This Week: Nov. 21 - 27
|The School of Divinity will be closed Wednesday, November 23 through Sunday, November 27 for the Thanksgiving Holiday.|
|The last day of classes for the fall semester is December 9.|
|Exams begin on December 12.|
This Sunday, November 27, is the first day of Advent and “New Year’s Day” for the Christian liturgical year. The readings for the first Sunday in Advent in this Year B of the lectionary herald the start of countless Christian communities’ annual journeys to Bethlehem with language that sounds more like the fireworks of New Year’s than the lullabies of nativity carols. Indeed, the words from Mark’s Gospel and from Isaiah for this Sunday are vocally and visually fiery:
From Isaiah 64:1-9 (NRSV):
O that you would tear open the heavens and come down, so that the mountains would quake at your presence. . .
From Mark 13: 24-27:
But in those days, after that suffering, the sun will be darkened, and the moon will not give its light, and the stars will be falling form heaven, and the powers in the heavens will be shaken. Then they will see the Son of Man coming in clouds with great power and glory. . . .
Yes, the language and images of these texts are quite a contrast to the Christmas carols that began playing in the mall the day after Halloween, if not before. In the contrast, I think, lives a message for the first week of Advent and perhaps for the entire liturgical journey from Advent to Epiphany. The sacred stories told during Advent through Christmas to Epiphany do indeed have powerful earthy, intimate moments, but these stories are also stories of breath-taking, startling, in-breaking, cosmic change. Liturgical scholar Paul Galbreath intriguingly suggests that Advent in Year B challenges us to move beyond the season’s nostalgic moments to embrace just how powerfully and wonderfully disruptive God’s story of incarnation really is.
Recently, I discovered in cyberspace a gift from cosmic space for this Advent season when prophets and New Testament Gospel bards tell of ripped open heavens and falling stars. For the last several years, the website for The Boston Globe, boston.com, has posted a “Hubble Space Telescope Advent Calendar.” The site features each day of Advent a different photograph from the Hubble Space Telescope. The photos are cosmic, intriguing, expansive, startling, and quite fitting for the Advent lectionary, Year B:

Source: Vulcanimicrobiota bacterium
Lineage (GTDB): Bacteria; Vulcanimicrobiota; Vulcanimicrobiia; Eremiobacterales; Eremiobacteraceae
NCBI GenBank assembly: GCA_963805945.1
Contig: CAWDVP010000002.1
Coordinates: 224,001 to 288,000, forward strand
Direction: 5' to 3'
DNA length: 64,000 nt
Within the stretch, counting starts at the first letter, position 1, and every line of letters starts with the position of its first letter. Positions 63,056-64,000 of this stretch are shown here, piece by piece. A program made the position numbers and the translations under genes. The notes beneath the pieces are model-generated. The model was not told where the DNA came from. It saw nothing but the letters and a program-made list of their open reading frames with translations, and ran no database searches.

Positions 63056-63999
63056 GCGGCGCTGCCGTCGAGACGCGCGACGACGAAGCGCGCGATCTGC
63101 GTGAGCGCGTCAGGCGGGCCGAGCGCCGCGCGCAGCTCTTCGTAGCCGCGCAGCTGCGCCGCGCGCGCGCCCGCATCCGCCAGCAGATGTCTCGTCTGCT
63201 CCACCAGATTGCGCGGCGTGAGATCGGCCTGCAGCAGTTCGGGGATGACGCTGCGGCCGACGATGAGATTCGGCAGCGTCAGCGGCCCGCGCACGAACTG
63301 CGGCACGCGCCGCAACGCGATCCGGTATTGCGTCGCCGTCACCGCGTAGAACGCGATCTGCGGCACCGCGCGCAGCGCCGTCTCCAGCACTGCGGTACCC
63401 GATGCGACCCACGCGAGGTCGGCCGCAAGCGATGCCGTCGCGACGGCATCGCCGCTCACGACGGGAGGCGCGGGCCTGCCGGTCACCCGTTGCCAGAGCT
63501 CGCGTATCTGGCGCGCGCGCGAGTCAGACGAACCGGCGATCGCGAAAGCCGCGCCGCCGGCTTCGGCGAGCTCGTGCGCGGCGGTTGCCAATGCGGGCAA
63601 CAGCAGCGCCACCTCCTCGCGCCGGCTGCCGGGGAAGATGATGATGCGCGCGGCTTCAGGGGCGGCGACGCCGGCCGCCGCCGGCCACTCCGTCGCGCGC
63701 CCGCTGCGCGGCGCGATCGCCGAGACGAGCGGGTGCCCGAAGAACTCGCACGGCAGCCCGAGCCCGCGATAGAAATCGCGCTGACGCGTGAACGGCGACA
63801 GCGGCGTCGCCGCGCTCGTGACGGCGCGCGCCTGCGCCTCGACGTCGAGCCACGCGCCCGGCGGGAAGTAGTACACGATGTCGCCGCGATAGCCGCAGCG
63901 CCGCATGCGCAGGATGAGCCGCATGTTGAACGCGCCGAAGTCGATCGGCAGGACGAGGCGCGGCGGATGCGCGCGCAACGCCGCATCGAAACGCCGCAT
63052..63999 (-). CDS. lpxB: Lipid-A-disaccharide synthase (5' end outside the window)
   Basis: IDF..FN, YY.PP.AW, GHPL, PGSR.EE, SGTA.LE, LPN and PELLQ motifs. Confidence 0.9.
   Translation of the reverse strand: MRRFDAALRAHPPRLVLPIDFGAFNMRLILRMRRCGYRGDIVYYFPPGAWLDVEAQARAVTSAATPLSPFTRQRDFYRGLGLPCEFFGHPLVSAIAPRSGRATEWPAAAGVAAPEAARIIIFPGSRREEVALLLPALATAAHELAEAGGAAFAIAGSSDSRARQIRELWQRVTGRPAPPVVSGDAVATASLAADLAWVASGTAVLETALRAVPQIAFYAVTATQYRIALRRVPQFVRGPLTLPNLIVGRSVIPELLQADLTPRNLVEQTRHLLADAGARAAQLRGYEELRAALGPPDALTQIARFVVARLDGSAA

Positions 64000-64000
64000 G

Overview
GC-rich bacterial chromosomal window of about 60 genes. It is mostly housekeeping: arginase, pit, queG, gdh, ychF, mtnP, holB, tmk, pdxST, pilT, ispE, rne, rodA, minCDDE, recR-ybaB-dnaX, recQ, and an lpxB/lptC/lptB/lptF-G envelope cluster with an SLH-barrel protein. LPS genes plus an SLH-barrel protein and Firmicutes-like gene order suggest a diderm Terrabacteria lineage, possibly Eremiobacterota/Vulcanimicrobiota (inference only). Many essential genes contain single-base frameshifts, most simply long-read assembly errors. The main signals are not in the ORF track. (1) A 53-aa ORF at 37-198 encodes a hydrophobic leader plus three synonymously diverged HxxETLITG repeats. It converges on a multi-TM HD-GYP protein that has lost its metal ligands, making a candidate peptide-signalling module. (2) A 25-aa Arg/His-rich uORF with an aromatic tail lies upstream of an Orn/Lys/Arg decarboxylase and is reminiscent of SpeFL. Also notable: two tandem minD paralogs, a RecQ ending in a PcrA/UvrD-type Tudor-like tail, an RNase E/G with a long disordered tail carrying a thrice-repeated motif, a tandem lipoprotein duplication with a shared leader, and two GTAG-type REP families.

This image of the Planetary nebula NGC 2818 was photographed in November 2008. I can almost hear emanating from the image Isaiah’s plea: “O that you would rip open the heavens and come down. . .”
Last week, I spent time with some clergy who were imagining together liturgical gifts of this Advent season. One participant, a School of Divinity graduate, penned this poetic Advent prayer. The prayer stretches back to join the ancient voices of scripture even as it reaches forward to imagine a world transformed by God’s startling grace.
|Cosmic God, You surround us in every aspect of our lives. Your love penetrates our pain and surrounds our grief. Sometimes, we grow so tired of ordinary life, of walking through Walmart or pushing our carts through the grocery store. We long for you to break through the endless Christmas carols, to rip open the heavens and rock our ordinary lives. Fill us with your unexpected presence, with your unpredictable surprise, and with your ever present grace.|
|Reverend Ann Brinson, Pink Hill Presbyterian Church, North Carolina|
Blessings on your week,
Associate Dean for Academic Affairs